Home Sweet Home

clean report

Home Sweet Home

Leaving the Detroit area two years ago was, by far, the best possible thing that Mer and I have done for our lives, for our minds, and for our future.  Even when times were good, I hated almost everything about the place:  Provincial attitudes, high prices, overpopulation, a sea of asphalt, terrible governance, no ocean, and a long, bleak winter that makes even eternal optimists think about suicide.  And that was before the recession, which in Detroit, is a full-blown depression.  1 in 4 people is out of work here, and a pall hangs over the place like clouds of industrial smoke once did – back when there was still industry.

So we avoid coming back here – back to the place that I fell in love with my beautiful wife, with one-design racing, and the place I started my ‘career’ with Sailing Anarchy.

But we got a call last month that made a visit to the big D a necessity – a friend needed his Melges brought up here for the NOOD regatta.  It had been almost a year since our last visit, so away we drove with boat in tow, not knowing what we’d do once we got here.  After all, the NOODs aren’t our favorite event, and the conditions on Lake St. Stupid are generally pretty frustrating, so maybe we’d just relax and see the family  – but then I remembered something:  This NOOD is completely unlike any other.  Nobody cares about the party, because the BYC bar is where the action is until 2 in the morning.  And the host club – Bayview Yacht Club – is actually the one thing about Detroit that I have missed with all my heart.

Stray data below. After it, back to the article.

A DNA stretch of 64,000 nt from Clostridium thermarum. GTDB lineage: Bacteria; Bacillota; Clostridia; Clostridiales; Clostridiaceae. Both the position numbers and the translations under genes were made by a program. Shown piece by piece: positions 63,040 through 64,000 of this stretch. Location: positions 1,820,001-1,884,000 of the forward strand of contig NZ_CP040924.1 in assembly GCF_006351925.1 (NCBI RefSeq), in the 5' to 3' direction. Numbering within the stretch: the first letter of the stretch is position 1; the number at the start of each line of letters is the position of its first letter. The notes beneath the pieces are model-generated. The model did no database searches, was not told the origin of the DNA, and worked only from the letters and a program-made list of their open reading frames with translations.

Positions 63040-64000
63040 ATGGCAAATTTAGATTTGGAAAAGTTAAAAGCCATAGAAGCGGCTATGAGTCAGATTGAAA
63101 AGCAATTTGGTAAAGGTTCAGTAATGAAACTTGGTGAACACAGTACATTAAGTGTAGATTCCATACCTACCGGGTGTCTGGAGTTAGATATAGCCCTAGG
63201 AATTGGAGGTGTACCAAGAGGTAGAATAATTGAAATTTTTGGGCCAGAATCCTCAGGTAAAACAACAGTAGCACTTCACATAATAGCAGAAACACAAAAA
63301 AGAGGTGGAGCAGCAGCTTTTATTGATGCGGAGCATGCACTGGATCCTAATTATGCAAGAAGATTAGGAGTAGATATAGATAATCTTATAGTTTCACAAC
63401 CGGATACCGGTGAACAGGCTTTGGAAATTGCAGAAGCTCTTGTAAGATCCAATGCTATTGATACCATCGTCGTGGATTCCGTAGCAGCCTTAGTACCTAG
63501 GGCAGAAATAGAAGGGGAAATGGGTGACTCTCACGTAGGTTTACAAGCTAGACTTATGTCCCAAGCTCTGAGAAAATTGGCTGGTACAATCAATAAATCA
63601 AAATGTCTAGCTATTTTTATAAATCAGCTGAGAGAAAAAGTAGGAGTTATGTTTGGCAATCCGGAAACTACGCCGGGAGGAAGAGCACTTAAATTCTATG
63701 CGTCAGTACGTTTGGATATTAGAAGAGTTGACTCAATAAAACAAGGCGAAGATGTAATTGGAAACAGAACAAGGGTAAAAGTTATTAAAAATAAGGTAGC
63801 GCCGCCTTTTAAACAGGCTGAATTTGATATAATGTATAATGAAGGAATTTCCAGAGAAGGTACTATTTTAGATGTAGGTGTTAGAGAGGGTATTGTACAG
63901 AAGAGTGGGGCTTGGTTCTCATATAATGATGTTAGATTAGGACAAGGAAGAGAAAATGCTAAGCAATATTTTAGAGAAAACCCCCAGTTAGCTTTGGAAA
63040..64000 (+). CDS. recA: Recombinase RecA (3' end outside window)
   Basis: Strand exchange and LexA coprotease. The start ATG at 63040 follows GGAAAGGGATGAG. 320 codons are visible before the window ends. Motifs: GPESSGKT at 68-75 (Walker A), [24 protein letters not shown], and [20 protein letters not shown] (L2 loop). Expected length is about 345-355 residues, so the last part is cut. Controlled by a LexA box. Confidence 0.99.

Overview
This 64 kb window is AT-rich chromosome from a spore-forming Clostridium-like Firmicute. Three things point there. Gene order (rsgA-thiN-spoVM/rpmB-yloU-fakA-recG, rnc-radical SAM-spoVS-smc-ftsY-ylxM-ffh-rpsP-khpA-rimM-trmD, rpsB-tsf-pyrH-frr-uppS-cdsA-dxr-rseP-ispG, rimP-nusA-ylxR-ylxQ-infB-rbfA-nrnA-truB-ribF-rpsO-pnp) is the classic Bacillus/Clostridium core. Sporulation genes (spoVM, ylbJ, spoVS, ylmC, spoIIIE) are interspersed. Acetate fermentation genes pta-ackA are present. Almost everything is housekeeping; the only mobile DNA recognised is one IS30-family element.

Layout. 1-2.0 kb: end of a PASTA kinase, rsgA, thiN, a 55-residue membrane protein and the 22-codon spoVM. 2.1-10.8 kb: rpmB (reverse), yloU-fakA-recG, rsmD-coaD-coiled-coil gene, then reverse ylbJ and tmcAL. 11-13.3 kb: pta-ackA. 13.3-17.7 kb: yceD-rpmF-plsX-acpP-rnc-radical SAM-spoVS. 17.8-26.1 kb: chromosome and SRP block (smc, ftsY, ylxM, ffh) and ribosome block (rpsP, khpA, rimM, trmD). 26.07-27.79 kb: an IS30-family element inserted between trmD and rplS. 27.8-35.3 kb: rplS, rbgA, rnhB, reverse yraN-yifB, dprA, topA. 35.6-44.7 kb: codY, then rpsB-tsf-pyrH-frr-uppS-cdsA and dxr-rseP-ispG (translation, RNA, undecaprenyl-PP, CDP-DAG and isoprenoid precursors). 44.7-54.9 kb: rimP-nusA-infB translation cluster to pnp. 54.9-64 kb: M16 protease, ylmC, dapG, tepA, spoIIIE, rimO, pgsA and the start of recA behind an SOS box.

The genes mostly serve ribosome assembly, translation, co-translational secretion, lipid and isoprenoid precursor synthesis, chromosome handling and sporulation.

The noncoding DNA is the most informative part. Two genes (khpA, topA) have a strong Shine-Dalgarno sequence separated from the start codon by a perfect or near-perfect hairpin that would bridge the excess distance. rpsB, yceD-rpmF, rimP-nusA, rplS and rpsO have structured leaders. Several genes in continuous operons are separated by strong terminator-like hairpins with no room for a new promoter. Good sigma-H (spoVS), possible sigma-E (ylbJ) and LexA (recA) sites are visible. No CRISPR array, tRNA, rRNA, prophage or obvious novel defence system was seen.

Somehow, amidst the economic turmoil, Bayview is actually thriving while nearby clubs are dying a rapid death.  Why?  Because it is completely and undeniably devoted to racing.  There aren’t any pools or tennis courts, and motor boats are distinctly unwelcome.  Its junior sailing program may be one of the best in the USA, while its adult learn-to-sail program (which we’ll profile next week) is a model that every club should follow as a pipeline to get more newbs  into the sport.  Its one-design scene – from Cal 25s to Melges 24s to C&C 35s – is full of family programs, hot young ex-college sailors, and a host of 20 and 30 somethings.  And the bar and parties are, well, some of the most legendary in the entire world of sailing. 

So we decided to race.  Rather than finding a Melges 24 and dealing with all the competitiveness and headache that entailed, we chartered one of Bayview’s fleet of Ultimate 20s and rang up our old friend Peacefrog at Doyle Boston Sailmakers to see about a set of loaner sails (PF’s brother Brad is a 5 time North American Champ in the class).  Once that was sorted, we decided on some crew – or rather, we let it decide for itself – and the result is that sometime on the weekend, we’ll have the newly wed Sister Clean, Mer’s little sister Alex, our good friend Andromache Mason, and – most wonderfully – my six year old nephew, Jake.  When we asked him what to name the boat, he didn’t even hesitate:

“Anarchy, Uncle Al.”

Anarchy it is.